Glowworms' Secret Finally Revealed: What Is In Their Snares?

First Posted: Dec 16, 2016 02:58 AM EST

The animal world is full of amazing things -- spiders that have webs stronger than steel, octopi that are masters of disguises and tigers that can climb trees as well as swim great distances.

Then, there are glowworms: bioluminescent creatures that lure insects into their hammock of sticky threads in caves and other dark, dingy places near water. These Australia and New Zealand natives are known to catch their dinners via their blue "butts." But it was not until recently that biologists figured out what they used to make their sticky "fishing lines."

The main ingredient: urine. reported that Austrian zoologist Janek Von Byern and his team made the discovery when they collected fishing lines from glowworms (Arachnocampa luminosa) living in two caves on the northern island in New Zealand. The study, which was published in the journal PLOS One, noted that all nine species of these glowworms light up thanks to the bioluminescent organs that they have near their rear end. Unlike spider silk, however, these glowworms spew sticky threads from their mouths -- not from their butts.

Byern and his team analyzed the components of the threads with the help of the electron microscopes and X-ray spectroscopy. They found that these threads are coated with a type of glue and mucus-like droplets that are considered as main components of insect waste and urine. "We think that the glue is part of the excretion of the waste from the insect and they just spit it out... and attach it to the silk thread," Byern said.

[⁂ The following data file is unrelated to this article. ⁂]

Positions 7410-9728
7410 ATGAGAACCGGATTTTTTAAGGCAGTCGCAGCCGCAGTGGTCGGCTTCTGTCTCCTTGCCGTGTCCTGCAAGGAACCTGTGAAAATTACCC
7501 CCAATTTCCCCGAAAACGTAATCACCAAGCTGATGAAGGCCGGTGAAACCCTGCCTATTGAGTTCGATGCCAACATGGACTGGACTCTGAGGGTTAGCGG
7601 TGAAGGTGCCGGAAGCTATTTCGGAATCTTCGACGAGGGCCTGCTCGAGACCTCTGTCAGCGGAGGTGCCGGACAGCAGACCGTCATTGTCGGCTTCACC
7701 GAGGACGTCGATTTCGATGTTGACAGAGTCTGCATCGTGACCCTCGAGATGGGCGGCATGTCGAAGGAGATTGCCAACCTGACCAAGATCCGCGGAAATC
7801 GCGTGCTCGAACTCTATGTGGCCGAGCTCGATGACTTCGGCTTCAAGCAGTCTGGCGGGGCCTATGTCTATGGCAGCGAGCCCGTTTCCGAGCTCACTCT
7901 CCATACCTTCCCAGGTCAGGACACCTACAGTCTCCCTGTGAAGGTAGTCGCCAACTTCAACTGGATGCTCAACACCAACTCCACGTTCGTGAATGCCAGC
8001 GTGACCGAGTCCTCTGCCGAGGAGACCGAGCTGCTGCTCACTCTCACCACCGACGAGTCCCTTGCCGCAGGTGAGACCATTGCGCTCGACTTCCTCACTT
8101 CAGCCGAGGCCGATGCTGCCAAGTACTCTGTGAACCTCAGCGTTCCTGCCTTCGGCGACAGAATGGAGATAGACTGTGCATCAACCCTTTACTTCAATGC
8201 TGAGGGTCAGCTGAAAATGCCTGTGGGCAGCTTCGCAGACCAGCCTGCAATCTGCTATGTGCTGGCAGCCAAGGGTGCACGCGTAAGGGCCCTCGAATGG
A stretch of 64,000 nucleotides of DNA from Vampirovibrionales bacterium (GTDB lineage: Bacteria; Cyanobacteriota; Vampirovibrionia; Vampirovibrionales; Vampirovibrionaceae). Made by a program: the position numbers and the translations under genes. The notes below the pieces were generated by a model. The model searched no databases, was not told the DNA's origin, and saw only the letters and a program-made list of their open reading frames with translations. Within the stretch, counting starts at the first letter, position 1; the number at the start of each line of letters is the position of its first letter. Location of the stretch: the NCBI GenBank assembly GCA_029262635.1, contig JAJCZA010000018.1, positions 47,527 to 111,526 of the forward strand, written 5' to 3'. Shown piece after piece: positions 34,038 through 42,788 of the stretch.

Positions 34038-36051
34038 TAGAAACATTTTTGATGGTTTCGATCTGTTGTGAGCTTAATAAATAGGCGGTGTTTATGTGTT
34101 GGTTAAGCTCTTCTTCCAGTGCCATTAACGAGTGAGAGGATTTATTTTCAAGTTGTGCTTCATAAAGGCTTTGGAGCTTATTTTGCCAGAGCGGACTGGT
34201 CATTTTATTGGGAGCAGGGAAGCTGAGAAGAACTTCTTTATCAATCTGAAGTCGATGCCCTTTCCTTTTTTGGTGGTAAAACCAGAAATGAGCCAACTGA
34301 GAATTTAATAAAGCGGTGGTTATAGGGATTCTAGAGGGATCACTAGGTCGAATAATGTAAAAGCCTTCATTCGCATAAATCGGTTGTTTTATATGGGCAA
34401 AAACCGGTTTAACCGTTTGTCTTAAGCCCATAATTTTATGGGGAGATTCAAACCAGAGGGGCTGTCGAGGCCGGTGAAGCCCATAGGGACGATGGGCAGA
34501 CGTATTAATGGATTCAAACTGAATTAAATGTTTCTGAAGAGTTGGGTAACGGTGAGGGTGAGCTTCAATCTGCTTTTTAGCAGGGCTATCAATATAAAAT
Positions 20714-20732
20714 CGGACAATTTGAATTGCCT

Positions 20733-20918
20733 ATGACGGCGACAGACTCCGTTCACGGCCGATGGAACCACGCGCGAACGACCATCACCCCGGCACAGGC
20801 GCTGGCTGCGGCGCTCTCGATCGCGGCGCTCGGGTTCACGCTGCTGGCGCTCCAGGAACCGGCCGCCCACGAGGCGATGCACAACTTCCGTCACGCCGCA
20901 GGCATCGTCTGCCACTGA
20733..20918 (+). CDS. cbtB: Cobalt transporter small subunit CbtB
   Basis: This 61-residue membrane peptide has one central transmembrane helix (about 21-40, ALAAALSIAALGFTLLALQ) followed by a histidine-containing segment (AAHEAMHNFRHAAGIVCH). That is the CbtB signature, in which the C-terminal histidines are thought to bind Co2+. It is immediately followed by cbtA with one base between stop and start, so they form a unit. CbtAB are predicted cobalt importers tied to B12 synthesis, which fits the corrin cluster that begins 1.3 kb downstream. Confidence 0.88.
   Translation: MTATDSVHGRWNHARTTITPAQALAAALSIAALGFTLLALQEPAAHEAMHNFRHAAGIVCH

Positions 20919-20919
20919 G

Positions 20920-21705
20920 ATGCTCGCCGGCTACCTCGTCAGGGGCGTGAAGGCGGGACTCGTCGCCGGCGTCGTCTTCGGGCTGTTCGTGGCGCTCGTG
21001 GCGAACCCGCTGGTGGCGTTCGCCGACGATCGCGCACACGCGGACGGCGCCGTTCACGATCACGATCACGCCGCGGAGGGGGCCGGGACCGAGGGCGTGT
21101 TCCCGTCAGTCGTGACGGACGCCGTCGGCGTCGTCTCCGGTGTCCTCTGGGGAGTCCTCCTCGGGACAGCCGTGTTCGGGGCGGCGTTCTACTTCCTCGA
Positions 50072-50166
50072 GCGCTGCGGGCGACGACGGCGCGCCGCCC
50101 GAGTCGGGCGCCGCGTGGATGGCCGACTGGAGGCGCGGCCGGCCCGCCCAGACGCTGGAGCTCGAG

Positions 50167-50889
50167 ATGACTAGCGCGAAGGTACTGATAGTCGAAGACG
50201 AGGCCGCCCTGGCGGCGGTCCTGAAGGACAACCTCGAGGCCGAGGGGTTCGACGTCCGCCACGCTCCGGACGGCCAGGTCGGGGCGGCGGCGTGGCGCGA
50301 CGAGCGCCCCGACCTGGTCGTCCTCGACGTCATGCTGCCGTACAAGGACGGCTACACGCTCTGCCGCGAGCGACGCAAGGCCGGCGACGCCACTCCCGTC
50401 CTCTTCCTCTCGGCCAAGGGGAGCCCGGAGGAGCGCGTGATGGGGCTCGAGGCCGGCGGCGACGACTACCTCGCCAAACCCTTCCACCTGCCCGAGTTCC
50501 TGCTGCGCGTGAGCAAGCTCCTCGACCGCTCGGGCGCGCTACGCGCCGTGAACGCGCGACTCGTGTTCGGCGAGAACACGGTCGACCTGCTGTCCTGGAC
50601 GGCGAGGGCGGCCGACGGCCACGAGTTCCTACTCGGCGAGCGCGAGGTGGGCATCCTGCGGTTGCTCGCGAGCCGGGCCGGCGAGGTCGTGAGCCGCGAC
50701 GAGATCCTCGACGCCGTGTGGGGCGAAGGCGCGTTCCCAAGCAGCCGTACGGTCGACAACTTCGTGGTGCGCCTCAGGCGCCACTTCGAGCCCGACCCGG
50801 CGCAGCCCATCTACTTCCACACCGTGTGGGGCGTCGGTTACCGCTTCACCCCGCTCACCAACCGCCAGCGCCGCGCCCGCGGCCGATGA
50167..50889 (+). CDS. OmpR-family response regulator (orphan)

This is the first time that scientists found urine in a bioadhesive from animals, Popular Science noted. Though the glue from glowworms is not as strong as those from spiders, it could still inspire adhesive for several things, including furniture, paper or cardboard. "It was no matter if it was just dry clothes or if it was something wet, it sticks to anything so long as the humidity is above 80 percent."

Glowworm glues could have their own uses, especially considering that theirs is a more versatile version than those of other animals that also produce these sticky substances.

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